Know your superfoods. I listened to a great podcast about how everyone has different superfoods. Start a food diary and document how you feel 30 minutes afterward. Those foods that give you energy and make you feel well are your superfoods. Avoid the ones that make you feel sluggish or unwell.
Today, more than ever, wellness is at the forefront of societal discussions. From mental health to physical well-being, women are making significant strides in bringing about change, introducing innovative solutions, and setting new standards. Despite facing unique challenges, they break barriers, inspire communities, and are reshaping the very definition of health and wellness. In this series called women in wellness we are talking to women doctors, nurses, nutritionists, therapists, fitness trainers, researchers, health experts, coaches, and other wellness professionals to share their stories and insights. As a part of this series, we had the pleasure of interviewing Katy Poole.
Katy Poole is an experienced family nurse practitioner who struggled with infertility and miscarriage. She used her doctoral program to research what can be done to improve the odds of conceiving naturally as well as with IVF. Two sons later, she now helps others optimize their fertility health and create the family they want.
Thank you so much for joining us in this interview series! Our readers would love to “get to know you” better. Can you share your “backstory” with us?
Sure! I never knew how challenging it would be for my husband and I to conceive, I thought it would just happen. I was a pediatric nurse for five years and have been a family nurse practitioner for almost 7 years. I knew how this worked, right? So when a positive pregnancy test did not come quickly, I felt like something was wrong. Struggling with infertility started to consume me. I knew my health insurance did not cover IVF. This sparked me to begin research on what I could do to improve my odds of getting pregnant. Around this time, I was accepted to a Doctor of Nursing program. This program really helped me evaluate the literature and understand what research shows in regards to fertility. I started to change my diet, take supplements, and avoid toxins. Weeks before my appointment with the fertility clinic, we got a positive pregnancy test. I knew I was on to something. Around the time I was pregnant with my second son, I had close friends undergoing IVF & freezing their eggs. They called asking for help reconstituting medicine, doing injections, and I was like holy cow, this is A LOT, and I have been doing this for over 10 years. I realized that the research regarding fertility had a lot of crossover on how to improve egg health and get more high quality eggs. I started a program to help those freezing their eggs, undergoing IVF, or trying to conceive (TTC). We meet each client where they are at. I help evaluate clinics, look for underlying health issues contributing to infertility, restructure diet, recommend supplements, and offer support. I feel like I have perfectly morphed all of my experience and education to create a program that helps others like me.I LOVE it, I am so excited to be doing what I am doing now.
Can you share the most interesting story that happened to you since you started your career? What were the main lessons or takeaways from that story?
I had a client undergoing IVF ask her provider about taking specific supplements that the literature shows improved outcomes related to her underlying health issues. I even provided her with a research study that shows these specific supplements help with improving implantation. The nurse she spoke with first said she didn’t need to take them. I had her go up the chain of command and ask the physician. His response was people usually do well with implantation, and he doesn’t like to bother his clients with supplements, but she could certainly take them if she wants.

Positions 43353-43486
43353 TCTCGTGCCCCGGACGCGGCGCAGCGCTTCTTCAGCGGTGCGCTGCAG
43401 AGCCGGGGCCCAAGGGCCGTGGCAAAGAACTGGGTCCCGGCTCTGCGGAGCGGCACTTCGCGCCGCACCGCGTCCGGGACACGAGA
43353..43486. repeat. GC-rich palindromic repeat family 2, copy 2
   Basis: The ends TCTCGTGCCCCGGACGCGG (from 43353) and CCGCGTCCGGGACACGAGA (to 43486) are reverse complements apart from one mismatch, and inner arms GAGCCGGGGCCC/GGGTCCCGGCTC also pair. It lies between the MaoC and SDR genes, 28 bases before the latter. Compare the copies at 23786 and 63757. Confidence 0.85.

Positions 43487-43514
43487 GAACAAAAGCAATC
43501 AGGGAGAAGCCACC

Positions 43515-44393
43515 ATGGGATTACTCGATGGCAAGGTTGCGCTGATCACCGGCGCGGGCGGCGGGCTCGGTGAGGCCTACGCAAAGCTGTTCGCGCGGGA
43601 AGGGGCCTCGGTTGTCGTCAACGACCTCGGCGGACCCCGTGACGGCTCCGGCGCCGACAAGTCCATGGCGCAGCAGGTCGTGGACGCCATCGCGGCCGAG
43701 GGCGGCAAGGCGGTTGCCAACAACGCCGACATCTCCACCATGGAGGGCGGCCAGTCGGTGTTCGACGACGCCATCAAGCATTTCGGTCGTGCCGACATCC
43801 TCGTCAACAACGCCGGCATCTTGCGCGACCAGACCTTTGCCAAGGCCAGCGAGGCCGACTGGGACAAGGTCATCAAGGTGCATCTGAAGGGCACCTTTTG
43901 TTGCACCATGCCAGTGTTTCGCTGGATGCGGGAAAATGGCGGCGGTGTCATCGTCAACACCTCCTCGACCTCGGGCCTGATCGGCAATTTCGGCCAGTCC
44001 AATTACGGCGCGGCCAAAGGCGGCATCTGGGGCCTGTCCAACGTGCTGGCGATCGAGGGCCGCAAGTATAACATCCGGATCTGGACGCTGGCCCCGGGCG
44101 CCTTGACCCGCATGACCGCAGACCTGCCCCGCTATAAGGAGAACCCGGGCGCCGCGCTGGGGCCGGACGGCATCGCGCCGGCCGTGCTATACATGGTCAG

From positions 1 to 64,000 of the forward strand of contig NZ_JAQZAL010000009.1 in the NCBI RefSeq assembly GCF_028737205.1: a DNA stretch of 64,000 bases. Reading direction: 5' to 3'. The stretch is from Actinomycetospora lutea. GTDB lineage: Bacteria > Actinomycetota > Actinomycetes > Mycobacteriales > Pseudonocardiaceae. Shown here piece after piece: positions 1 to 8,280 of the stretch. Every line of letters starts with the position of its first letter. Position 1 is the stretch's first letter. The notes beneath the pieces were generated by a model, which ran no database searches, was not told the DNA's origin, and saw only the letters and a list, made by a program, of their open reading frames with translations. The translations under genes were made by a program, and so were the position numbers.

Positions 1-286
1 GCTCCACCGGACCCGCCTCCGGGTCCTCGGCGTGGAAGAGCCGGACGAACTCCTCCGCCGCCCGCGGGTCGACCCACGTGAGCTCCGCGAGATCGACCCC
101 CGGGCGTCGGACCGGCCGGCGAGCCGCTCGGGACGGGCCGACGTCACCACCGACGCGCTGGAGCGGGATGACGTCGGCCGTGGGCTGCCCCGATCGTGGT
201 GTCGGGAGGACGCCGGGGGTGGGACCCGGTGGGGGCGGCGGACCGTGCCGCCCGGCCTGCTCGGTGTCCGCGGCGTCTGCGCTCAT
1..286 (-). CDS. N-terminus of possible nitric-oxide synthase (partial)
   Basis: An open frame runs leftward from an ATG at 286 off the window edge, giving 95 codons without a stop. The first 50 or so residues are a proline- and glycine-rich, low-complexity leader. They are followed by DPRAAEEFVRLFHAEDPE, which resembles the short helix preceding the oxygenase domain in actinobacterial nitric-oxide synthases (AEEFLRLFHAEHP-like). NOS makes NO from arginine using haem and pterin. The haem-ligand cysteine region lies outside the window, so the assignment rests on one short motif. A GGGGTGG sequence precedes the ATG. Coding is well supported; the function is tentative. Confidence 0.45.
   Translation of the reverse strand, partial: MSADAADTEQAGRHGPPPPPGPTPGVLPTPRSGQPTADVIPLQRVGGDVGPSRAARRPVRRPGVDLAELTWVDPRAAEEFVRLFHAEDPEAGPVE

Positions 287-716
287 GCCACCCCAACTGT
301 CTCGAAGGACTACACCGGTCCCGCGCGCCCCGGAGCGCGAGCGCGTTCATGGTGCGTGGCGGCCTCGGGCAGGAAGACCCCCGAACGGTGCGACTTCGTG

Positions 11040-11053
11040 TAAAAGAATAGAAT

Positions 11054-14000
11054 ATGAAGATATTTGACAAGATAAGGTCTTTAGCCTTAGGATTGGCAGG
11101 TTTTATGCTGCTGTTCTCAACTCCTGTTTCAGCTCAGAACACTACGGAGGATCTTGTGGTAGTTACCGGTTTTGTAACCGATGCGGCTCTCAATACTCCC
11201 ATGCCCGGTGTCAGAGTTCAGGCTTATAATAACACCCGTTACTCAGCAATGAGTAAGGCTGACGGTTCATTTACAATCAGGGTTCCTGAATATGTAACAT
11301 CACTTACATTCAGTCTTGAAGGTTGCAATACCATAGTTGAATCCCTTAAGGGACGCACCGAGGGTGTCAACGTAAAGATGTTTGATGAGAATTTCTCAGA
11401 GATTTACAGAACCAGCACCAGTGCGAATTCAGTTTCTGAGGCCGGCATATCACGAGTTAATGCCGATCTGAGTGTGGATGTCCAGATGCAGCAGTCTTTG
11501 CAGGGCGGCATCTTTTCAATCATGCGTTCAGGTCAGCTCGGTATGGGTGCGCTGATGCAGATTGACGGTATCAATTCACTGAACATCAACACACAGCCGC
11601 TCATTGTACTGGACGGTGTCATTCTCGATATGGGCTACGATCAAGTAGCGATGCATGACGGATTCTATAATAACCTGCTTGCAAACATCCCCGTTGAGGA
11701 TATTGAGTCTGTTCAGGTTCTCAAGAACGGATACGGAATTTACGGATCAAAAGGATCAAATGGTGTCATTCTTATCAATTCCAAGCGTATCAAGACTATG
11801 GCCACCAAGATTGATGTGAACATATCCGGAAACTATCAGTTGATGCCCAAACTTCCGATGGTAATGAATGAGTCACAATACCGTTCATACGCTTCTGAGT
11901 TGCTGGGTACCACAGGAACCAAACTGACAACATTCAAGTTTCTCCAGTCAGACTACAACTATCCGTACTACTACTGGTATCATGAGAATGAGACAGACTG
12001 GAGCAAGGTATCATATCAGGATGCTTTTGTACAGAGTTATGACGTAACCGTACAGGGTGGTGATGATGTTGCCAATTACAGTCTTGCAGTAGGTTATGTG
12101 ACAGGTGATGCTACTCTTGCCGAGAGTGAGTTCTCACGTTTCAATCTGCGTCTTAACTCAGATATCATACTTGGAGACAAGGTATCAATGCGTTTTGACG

IVF is expensive. I want my clients to do everything possible to get the babies they want. Additionally, I want them to get there sooner, not three rounds of IVF later. This moment reiterated exactly why I started doing this type of consulting. I don’t have a magic pill or diet, but I do have an education that helps me assess the data and make evidence based recommendations that can improve fertility health and lead to a healthy baby sooner.
It has been said that our mistakes can be our greatest teachers. Can you share a story about a mistake you made when you were first starting? Can you tell us what lesson you learned from that?
I agree, mistakes and roadblocks are great teachers. I think one mistake I made in the beginning was that one plan will work for everyone. I worked so hard to streamline a specific program for all my clients. It does not work that way. I have clients in all parts of the country and in other countries. We have to troubleshoot all the time with clinics and timing. I have clients with different health histories, each of their bodies NEED different things. Different diets. Different supplements. You can’t treat everyone the same because everyone needs to be met wherever they are on on their journey.
Let’s jump to our main focus. When it comes to health and wellness, how is the work you are doing helping to make a bigger impact in the world?
I have recently noticed how many nurse practitioners are stepping out of the traditional clinic roles in efforts to help certain demographics such as women who are struggling with menopausal symptoms, ADHD, chronic IBS, weight loss, etc. I am really excited to see fellow NP’s using our knowledge as well as personal and professional experience in a way that is not confined to 15-minute appointments & prescription medication. Expanding healthcare to a more tailored experience leads to better outcomes for our clients as well as a better work life balance for those of us who have been confined to the 8–5 or 12 hour shifts.
The road to being a mom was not an easy one for me. Now I get to help others who want to be moms, now or later, expedite their time to being a mom. Mother Teresa said, “If you want to bring happiness to the whole world, go home and love your family.” Being a mom has been the best thing to happen to me. It has made me a better citizen daughter, practitioner, and person. When you have people who want to be parents , who take care and love their kids, those children go on to be our community members. Our future. I want to be an advocate for those who need guidance during the process to create the families they want because I truly believe that if we care for our families, the world is a better place.
Can you share your top five “lifestyle tweaks” that you believe will help support people’s journey towards better wellbeing?
1 . Know your superfoods. I listened to a great podcast about how everyone has different superfoods. Start a food diary and document how you feel 30 minutes afterward. Those foods that give you energy and make you feel well are your superfoods. Avoid the ones that make you feel sluggish or unwell.